Scientists' observations of the growth of neutron stars
Scientists' observations of the growth of neutron stars

The rise of neutron stars: observing them will solve key puzzles for nuclear physicists

Scientists' observations of the growth of neutron stars

The nuclear physicists hope to unravel the secrets of key puzzles by watching the neutron stars grow. The atomic nuclei of protons and neutrons are capable of separating energy and momentum. But how they share energy, being held in a bound state inside the nucleus, is one of the main mysteries. The scientists from the Lawrence Livermore National Laboratory and Washington University in St. Louis were able to address that issue in their latest study.

They used the results of experiments on nuclear scattering and introduced strict restrictions on how neutrons and protons can be located in the nucleus. Professor Cole Pruitt believes that several cornerstone nuclei in a tiny fraction of protons and neutrons have a huge share of the total energy.

It keeps protons and neutrons in nuclei. And the force turned out to be 50% more than expected by standard calculations. In addition, the scientists made new predictions for the "neutron skin". It is the name of the area where additional neutrons accumulate.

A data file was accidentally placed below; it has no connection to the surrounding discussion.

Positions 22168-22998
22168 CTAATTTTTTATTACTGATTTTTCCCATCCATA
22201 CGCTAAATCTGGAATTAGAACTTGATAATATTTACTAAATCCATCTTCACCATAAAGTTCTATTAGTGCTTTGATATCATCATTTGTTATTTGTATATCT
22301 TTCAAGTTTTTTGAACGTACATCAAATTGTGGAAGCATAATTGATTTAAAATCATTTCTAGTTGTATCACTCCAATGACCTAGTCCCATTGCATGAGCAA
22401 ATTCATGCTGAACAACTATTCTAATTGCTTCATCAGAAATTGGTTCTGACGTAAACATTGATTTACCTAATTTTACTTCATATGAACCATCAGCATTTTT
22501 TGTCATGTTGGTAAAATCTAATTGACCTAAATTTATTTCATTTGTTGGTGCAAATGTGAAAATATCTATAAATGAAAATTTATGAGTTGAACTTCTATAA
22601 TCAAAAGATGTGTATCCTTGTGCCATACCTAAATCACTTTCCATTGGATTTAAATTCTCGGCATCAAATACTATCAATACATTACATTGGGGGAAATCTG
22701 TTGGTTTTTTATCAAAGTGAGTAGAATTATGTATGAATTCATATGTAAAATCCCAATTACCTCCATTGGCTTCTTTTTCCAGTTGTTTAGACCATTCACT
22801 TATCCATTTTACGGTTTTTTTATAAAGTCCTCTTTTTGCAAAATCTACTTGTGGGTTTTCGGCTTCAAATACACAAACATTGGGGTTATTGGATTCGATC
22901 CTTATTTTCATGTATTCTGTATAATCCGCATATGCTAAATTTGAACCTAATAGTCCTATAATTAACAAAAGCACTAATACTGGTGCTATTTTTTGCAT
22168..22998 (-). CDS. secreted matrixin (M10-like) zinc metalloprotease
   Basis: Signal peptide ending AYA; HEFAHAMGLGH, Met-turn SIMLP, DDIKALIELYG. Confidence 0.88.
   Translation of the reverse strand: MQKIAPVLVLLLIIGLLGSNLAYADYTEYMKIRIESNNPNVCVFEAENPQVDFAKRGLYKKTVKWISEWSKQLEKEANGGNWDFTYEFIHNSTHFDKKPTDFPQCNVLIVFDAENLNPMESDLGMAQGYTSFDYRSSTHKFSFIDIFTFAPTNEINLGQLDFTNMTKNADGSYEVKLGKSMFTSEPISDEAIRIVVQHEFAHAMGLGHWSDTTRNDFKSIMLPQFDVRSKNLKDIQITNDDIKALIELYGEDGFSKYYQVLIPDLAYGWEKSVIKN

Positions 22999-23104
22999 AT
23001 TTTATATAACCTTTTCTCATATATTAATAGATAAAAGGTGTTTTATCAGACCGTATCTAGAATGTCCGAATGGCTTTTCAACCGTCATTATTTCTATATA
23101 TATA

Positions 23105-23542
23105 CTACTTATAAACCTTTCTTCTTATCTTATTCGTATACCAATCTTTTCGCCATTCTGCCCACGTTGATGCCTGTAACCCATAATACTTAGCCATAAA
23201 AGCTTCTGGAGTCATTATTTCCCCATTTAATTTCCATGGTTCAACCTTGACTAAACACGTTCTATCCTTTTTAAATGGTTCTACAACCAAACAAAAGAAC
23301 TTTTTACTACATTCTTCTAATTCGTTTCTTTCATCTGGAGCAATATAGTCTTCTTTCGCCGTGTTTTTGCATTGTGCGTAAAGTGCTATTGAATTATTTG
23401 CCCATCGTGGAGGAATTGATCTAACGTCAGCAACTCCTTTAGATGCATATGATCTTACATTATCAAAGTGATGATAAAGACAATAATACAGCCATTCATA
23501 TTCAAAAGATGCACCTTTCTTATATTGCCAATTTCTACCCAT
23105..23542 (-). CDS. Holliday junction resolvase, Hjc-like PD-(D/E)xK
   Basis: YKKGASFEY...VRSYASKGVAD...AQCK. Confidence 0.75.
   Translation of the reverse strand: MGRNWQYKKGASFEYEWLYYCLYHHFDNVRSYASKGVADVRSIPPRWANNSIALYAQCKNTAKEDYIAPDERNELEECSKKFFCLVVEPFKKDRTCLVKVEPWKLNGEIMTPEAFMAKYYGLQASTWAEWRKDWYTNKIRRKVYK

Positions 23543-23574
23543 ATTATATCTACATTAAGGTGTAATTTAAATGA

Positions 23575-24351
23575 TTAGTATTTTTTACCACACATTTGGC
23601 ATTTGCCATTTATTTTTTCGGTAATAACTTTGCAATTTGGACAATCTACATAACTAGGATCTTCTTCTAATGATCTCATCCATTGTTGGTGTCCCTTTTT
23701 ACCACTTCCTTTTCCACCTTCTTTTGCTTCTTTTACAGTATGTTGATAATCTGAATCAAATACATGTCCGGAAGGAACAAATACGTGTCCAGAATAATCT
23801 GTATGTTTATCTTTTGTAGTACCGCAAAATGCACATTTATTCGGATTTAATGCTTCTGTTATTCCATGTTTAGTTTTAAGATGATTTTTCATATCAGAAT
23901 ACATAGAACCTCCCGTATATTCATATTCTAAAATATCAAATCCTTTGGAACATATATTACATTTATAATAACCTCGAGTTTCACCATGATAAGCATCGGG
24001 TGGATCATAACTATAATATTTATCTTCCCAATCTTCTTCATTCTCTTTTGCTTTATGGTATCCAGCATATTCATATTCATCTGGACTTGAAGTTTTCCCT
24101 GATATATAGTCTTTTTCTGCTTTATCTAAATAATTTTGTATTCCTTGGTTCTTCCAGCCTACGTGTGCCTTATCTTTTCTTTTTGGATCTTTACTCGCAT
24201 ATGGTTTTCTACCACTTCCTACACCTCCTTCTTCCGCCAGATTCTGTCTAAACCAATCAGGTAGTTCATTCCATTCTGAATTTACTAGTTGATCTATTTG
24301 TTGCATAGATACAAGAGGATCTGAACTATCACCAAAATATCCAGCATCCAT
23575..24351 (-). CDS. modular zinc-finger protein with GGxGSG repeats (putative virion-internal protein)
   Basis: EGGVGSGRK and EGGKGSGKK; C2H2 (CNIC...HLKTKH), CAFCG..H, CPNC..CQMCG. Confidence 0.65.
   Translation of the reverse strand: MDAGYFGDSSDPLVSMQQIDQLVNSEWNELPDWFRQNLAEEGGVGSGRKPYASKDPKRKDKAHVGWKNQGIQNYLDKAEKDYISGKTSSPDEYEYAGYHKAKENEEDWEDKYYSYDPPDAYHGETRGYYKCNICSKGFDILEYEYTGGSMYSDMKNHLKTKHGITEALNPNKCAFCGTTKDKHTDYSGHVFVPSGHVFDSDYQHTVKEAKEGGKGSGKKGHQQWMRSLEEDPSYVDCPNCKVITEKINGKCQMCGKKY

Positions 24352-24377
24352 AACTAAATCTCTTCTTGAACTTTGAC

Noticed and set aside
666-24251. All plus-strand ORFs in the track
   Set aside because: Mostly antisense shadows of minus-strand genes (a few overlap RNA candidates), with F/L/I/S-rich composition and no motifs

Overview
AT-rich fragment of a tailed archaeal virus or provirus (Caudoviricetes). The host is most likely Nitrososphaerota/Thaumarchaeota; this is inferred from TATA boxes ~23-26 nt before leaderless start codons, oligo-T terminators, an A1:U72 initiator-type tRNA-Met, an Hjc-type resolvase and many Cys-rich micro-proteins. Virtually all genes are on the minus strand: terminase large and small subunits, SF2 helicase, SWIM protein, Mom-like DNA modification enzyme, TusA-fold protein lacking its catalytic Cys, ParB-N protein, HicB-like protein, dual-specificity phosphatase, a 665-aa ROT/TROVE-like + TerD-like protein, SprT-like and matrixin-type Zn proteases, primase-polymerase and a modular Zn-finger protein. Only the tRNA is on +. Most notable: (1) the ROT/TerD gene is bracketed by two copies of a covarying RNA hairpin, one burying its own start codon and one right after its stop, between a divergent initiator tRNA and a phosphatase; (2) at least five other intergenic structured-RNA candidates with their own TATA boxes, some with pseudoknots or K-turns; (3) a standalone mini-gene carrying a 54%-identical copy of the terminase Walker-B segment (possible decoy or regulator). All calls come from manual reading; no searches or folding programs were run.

Surprisingly, these predictions are related to how neutron stars grow and what elements can be synthesized when neutron stars merge. According to Pruitt, the results of the new study demonstrate the ability of asymmetry, charge and shell effects to determine a disproportionate dose of total binding energy to the deepest nucleons.

The energy of nuclear asymmetry changes with density. How that happens is an important knowledge for compiling the equation of state of the neutron that determines the structure of the neutron star. Measuring it is not easy. In 2010, an experiment with the code name "Lead radius" was carried out.

It was the first to use a method independent of the neutron shell measurement model for lead-208, but the measurement received a very large error. The second, more accurate experiment was carried out in 2019, and the results have not yet been released.